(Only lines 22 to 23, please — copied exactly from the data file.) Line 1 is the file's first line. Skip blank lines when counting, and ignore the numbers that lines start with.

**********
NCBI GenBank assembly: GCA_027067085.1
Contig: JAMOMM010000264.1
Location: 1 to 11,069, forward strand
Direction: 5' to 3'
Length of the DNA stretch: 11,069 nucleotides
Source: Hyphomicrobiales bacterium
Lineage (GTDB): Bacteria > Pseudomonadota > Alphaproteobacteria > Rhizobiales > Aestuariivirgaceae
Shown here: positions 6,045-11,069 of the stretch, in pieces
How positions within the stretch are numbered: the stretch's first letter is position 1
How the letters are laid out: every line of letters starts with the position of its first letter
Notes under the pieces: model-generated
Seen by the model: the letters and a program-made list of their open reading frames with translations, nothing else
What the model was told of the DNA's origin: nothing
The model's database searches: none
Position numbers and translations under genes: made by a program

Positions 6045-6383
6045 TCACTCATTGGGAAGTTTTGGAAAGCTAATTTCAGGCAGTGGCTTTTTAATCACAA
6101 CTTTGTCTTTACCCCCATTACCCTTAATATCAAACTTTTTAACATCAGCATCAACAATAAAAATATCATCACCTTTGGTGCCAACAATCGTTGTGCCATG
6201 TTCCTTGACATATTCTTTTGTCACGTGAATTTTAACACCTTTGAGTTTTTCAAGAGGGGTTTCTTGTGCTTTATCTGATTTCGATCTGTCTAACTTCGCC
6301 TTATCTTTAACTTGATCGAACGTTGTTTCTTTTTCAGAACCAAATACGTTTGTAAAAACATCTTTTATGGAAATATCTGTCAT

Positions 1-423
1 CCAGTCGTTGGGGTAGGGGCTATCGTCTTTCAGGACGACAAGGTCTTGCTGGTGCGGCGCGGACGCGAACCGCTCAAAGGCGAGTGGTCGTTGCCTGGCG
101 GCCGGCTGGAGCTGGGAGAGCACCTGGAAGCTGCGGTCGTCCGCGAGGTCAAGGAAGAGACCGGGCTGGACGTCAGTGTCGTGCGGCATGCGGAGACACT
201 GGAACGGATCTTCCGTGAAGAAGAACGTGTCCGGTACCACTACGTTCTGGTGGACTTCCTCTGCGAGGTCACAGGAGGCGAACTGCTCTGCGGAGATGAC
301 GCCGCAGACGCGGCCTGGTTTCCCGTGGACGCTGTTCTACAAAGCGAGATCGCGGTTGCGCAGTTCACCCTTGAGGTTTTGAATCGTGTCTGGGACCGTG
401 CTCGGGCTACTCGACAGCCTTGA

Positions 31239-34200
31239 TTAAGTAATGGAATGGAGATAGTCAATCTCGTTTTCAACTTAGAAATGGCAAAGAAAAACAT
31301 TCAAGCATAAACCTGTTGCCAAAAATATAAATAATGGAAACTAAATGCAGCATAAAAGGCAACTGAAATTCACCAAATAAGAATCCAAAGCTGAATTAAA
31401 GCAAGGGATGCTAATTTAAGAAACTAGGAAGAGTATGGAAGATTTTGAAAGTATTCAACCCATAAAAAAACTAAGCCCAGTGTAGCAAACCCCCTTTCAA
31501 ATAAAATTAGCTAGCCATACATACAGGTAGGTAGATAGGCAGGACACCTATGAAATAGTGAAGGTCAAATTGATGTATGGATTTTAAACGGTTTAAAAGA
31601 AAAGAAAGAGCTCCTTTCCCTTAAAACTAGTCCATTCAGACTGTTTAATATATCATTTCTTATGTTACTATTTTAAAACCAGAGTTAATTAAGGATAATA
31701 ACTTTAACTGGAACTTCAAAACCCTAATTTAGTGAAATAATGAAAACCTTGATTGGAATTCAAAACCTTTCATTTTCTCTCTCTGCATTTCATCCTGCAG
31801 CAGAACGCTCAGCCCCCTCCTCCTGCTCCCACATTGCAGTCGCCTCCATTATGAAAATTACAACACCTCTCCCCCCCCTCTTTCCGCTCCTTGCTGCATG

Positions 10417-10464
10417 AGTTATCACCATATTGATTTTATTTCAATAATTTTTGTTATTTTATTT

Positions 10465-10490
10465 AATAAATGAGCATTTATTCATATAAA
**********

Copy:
1 CCAGTCGTTGGGGTAGGGGCTATCGTCTTTCAGGACGACAAGGTCTTGCTGGTGCGGCGCGGACGCGAACCGCTCAAAGGCGAGTGGTCGTTGCCTGGCG
101 GCCGGCTGGAGCTGGGAGAGCACCTGGAAGCTGCGGTCGTCCGCGAGGTCAAGGAAGAGACCGGGCTGGACGTCAGTGTCGTGCGGCATGCGGAGACACT